The Saturday Strangeness

By NeilA Last edited 118 months ago
The Saturday Strangeness
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76. A Gaggle Of Ghosts: Part Six

"There can be no doubt of the phenomena. I have seen them, myself" so said the Rev. A.L. Gardiner in 1921 as London was hit by a mysterious mini-plague pertaining to the exploding of coal from grates. Ordinary, enough, but it was not so simple to explain. Such pieces were then said to dance along the floor, especially in the home of a Mr J.S. Frost who reported in the January, at his residence of 8 Ferristone Road, Hornsey, that other items too, such as ornaments, flat irons and coal buckets, took on a life of their own.

These peculiar happenings were discussed at a local meeting on the 8th May whilst sceptics argued that it was the three children of Mr Frost who must surely have toyed with the items. And yet the youngsters, namely Gordon, Bertie and Muriel, were quite terrified by the events to the extent that on April 1st Muriel died of shock, the story being covered by the Daily Mail.

Mr Frost's son Gordon was taken to Lewisham after a nervous breakdown the family having been plagued by several incidents. The police were called to investigate after coal buckets began to explode, with showers of coals raining from nowhere in the house, as if they'd passed through walls to appear in several rooms. Additionally, despite violent falls to the ground, ornaments remained unbroken and a pot on a tripod was said to have swung aggressively whilst no person or wind caused it to shift.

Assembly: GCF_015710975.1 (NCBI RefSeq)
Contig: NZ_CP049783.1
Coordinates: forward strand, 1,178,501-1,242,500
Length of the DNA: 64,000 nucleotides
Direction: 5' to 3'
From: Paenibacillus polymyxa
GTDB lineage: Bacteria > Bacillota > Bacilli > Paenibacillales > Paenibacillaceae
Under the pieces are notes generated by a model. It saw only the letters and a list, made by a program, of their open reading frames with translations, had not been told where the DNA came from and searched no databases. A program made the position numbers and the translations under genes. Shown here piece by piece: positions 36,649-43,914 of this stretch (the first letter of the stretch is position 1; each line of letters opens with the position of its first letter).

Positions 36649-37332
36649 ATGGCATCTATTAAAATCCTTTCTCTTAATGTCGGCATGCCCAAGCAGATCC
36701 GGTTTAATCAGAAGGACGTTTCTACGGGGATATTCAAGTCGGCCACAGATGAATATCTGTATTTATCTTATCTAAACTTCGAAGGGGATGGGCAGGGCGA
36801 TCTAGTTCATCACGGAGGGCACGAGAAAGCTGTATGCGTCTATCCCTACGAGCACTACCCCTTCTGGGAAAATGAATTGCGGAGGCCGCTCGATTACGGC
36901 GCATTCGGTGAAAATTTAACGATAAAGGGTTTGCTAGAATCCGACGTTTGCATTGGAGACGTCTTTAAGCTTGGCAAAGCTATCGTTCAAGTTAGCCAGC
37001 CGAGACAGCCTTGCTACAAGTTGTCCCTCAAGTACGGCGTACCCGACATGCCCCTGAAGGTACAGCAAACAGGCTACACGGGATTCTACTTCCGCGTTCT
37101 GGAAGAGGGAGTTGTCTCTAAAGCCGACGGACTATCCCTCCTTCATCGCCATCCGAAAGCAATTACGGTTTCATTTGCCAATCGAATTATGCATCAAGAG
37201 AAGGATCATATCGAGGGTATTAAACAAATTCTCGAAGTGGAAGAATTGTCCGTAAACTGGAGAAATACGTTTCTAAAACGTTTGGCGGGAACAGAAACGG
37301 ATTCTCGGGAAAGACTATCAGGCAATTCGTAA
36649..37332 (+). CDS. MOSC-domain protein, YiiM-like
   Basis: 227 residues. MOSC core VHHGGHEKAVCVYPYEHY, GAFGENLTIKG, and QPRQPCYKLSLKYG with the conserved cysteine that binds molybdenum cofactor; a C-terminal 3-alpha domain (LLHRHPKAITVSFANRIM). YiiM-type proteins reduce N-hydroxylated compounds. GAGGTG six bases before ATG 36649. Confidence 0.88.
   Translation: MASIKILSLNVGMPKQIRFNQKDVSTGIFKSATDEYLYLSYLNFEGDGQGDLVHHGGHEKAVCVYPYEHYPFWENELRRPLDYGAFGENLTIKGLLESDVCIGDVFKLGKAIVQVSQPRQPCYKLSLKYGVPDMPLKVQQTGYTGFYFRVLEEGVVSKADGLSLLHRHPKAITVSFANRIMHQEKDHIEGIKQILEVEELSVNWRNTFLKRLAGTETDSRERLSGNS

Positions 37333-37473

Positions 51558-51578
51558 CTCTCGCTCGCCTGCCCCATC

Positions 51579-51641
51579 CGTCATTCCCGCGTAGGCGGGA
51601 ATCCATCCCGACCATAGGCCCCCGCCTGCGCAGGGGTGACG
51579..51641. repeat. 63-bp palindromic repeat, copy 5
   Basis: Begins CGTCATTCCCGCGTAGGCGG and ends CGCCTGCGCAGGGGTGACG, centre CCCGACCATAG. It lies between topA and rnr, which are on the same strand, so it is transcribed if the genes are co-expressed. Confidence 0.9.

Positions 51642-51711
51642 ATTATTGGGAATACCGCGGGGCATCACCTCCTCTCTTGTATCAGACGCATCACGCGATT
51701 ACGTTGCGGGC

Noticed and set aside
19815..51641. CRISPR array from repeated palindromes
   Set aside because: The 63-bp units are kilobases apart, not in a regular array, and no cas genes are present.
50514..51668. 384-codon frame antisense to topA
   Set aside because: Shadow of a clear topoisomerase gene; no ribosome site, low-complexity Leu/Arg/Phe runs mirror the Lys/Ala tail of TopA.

A Dr. Herbert Lemerle of Hornsey spoke of a clock that mysteriously vanished into thin air and even stranger was the fact that similar cases occurred around Europe, particularly France, Belgium and Switzerland, the only connection being that in all cases British coal was used. In 1921 a woman was killed in her Guildford home when coal exploded from the grate.

Author Charles Fort wrote, "In this period there was much disaffection among British coal miners. There was a suspicion that miners were mixing dynamite into coal", although such rumours were proved wrong when checks were introduced. However, during the time it was easier to blame the miners than a poltergeist!

Photo by seanrees on flickr

Last Updated 25 October 2008